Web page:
Incorporated in 1915, it was a “booming” town in the 1920s and 30s with a railroad stop, country club, yacht club, and golf course, says Robinson. City Hall was constructed in 1927 as well as the elementary school. Davenport schools are going through a revitalization of sorts as renovations get underway for Davenport Elementary, a new charter school is in the works for the 2019-2020 school year and there are plans for a new high school in 2020. Davenport School of the Arts is considered one of the best schools in Polk County.
“To have a great community, you need good schools and as businesses come in they want to know about your schools,” says Callihan. “Schools are important and we are looking forward to the new schools coming in.”
True Blue Winery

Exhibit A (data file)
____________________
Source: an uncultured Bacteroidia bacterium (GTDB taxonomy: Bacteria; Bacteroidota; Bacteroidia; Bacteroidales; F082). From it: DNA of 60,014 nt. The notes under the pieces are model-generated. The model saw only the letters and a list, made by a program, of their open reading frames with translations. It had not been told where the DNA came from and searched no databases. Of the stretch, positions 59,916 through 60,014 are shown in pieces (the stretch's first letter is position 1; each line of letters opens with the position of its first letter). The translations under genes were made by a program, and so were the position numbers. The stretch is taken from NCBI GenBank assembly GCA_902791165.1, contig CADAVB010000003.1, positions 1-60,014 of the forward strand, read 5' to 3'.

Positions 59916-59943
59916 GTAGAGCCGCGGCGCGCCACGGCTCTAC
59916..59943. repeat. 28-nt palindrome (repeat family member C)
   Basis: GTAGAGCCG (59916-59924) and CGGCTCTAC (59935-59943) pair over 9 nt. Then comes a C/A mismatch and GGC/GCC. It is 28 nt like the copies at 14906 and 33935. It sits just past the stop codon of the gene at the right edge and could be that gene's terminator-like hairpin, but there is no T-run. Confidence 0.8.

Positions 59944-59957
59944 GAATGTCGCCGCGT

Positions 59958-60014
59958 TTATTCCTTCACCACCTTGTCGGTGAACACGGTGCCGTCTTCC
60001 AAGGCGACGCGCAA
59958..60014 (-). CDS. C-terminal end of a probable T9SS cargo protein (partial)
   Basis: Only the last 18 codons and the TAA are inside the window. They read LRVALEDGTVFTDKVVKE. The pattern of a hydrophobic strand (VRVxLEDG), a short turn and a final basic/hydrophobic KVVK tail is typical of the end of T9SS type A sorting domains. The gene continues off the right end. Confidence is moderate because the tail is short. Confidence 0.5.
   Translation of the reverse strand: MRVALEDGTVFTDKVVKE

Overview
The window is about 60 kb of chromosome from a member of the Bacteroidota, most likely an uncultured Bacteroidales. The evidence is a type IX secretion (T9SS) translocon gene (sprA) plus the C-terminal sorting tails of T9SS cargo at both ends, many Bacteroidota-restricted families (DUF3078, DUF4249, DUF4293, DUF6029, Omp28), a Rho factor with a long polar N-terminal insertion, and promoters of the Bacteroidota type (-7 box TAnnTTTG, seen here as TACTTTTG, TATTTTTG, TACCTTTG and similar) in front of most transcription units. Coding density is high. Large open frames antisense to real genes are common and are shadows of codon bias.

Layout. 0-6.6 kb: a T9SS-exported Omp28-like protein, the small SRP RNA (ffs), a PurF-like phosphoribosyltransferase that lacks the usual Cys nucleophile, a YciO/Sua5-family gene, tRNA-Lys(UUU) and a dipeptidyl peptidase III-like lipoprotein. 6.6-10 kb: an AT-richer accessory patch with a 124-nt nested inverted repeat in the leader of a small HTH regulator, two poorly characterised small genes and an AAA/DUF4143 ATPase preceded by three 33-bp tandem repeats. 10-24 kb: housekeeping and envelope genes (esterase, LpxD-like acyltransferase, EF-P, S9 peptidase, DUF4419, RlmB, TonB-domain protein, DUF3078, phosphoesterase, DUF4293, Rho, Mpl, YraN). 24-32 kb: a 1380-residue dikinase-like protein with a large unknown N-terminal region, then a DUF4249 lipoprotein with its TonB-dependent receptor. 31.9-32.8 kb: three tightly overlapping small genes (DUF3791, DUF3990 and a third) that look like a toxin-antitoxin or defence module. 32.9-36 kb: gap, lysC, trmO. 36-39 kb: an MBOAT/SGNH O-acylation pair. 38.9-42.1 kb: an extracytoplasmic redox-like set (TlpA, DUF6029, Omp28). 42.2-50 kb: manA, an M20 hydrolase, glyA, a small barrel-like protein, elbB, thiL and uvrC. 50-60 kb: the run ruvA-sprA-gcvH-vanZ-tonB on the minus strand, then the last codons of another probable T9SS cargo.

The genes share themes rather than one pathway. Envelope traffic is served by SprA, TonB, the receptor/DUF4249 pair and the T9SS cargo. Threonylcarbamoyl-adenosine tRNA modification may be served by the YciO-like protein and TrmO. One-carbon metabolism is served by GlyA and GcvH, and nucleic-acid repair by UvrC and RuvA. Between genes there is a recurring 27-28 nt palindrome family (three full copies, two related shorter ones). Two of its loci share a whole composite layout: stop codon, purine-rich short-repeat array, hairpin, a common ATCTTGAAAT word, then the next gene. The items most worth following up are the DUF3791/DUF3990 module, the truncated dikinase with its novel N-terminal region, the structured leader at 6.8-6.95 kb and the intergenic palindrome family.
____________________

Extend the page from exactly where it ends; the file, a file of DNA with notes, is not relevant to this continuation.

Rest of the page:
Polk County’s only winery is located in the heart of historic Davenport. True Blue Winery’s specialty is an award-winning blueberry wine made from their very own orchard.
“This is a nice, quiet area,” says Fatima Gill, owner. “It’s a good location and our business is doing well.”
Not only are they known for their wines – also offering muscadine, peach and citrus – but the property includes a bistro with brick oven pizza, steak, salmon, chicken pot pie, Cuban sandwich and many other homemade dishes. Wash it down with beers, sodas, or wine, of course.
During the spring, the winery hosts a Blueberry Festival with local vendors and music. True Blue’s unique property is also available for private parties, weddings or business conferences with 6,000 square feet of interior space and beautiful outdoor space.